Museum Talks: ‘Our access to the past starts with in-depth knowledge of objects’
Geert-Jan Janse has always been fascinated by the way objects can bring the past closer. On 16 November, he will present a Museum Talk about his work as the director of the Vereniging Rembrandt (Rembrandt Association).
‘When you go to a castle, you see old furniture that people were sitting on two hundred years ago,’ says Janse. ‘So the past is still very physically present, while at the same time you’re entering a world that’s no longer there. The historian Johan Huizinga called this experience of connection with the past through historical objects the “historical sensation”. I’ve always find that a very fascinating experience, which for me is mostly evoked through objects.’
Inspiring discussions about classics
This fascination led Janse to follow two different degree programmes after high school: Art History at the University of Amsterdam and History at Leiden University. In his experience, the latter was well organised and structured, but also somewhat academic, although with some exceptions. For instance, he has good memories of a literature exam with Professor Nicolette Mout. ‘We had a very interesting and inspiring discussion about all kinds of classics and the ideas in them. For me, it was one of those moments when I thought: that’s how it can be done.’
Enabling ambitious collections
This is one reason why he chose an interdisciplinary research master’s on the history of ideas at the Warburg Institute in London. After this, he became acquainted with the museum world through various projects at the Rijksmuseum en the Teylers Museum. Then in July this year he moved to the Rembrandt Association. ‘At the end of the nineteenth century, many important Dutch collections were being sold in their entirety to other countries, especially America. Because the liberal government didn’t want to do anything about it, a group of private individuals in Amsterdam set up the Association to save important art works for the Netherlands.’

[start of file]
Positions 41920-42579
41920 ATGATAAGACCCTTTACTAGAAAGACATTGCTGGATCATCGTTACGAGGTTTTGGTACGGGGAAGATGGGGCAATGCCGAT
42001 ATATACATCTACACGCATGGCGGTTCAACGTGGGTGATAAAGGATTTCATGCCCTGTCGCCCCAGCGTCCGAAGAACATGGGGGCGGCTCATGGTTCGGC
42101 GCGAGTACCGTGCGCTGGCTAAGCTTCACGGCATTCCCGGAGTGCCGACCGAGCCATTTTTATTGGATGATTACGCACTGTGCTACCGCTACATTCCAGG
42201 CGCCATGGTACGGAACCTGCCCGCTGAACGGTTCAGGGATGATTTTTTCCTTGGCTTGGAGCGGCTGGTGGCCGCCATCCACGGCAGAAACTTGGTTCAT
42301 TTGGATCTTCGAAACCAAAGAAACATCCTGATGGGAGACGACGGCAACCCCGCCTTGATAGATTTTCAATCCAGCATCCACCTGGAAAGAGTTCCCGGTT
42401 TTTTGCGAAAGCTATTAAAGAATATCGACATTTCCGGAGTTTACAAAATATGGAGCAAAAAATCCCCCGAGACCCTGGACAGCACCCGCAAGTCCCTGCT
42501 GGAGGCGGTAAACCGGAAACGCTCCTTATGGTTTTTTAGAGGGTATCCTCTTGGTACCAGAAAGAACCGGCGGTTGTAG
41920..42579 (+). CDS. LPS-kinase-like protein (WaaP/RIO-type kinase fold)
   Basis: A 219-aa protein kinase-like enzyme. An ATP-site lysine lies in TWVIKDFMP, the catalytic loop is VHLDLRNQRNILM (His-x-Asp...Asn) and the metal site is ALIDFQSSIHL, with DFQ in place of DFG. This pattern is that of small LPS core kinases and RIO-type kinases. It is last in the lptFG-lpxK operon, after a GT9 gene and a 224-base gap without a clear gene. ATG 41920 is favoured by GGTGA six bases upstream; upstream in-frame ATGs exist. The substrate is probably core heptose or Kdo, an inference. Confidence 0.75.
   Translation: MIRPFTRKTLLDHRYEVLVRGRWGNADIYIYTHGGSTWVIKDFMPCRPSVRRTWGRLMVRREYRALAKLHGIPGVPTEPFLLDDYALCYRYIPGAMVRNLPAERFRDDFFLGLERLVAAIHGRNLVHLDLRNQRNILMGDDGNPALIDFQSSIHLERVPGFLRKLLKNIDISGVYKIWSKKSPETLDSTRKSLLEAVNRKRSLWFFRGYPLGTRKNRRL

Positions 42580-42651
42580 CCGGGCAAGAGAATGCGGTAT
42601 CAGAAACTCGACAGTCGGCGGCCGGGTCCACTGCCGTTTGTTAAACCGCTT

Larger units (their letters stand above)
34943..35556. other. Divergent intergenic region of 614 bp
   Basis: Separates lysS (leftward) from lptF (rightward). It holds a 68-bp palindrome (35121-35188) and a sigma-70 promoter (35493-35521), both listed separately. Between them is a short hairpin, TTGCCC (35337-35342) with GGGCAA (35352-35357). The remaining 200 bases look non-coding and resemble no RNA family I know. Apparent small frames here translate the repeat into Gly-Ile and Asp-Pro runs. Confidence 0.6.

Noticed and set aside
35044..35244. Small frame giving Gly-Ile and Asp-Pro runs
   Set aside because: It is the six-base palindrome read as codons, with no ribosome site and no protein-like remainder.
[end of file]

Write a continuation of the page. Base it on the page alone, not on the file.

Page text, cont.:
Almost 140 years later, the Rembrandt Association is still concerned with Dutch collections, although its objectives have been adjusted somewhat over the years. The Association not only helps museums to acquire major works, such as Rembrandt’s The Standard Bearer at the beginning of this year, but also encourages ambitious collecting projects of smaller museums. This year, for example, the Society supported the purchase of a View of Rhenen by Jan van Goyen for the new City Museum Rhenen (see photo). ‘In recent years, the Association has made tremendous contributions to the Dutch art world with vast sums of money. This also means that we’re now faced with the challenge of replenishing our funds, so that we can continue to provide ambitious support in the future,’ says Janse, looking ahead, while immediately recalling that only a few years ago the Association was described as ‘the best kept secret in the Netherlands’. ‘Since then, people’s awareness of the Association has already greatly increased, but there are still many more opportunities out there.’
Objects as a key to the past
He’s therefore very pleased to be giving a Museum Talk in the series organised by the Faculty of Humanities. ‘I will look in more detail at our Association’s history, how our objectives became broader on a number of occasions during that history, and the challenges we’re facing at present. But I will also argue for collection-based research. At universities, art history and history are sometimes studied quite theoretically, but in-depth knowledge of objects stays of great importance. I very much welcome more opportunities for new perspectives on the Netherlands Collection, but knowledge of the object is also indispensable for a new narrative.'
From high-profile exhibitions to current topics within the museum world: in Autumn 2022 the Art History research group of Leiden University is organising several free Museum Talks, both on campus and online, given by researchers and curators.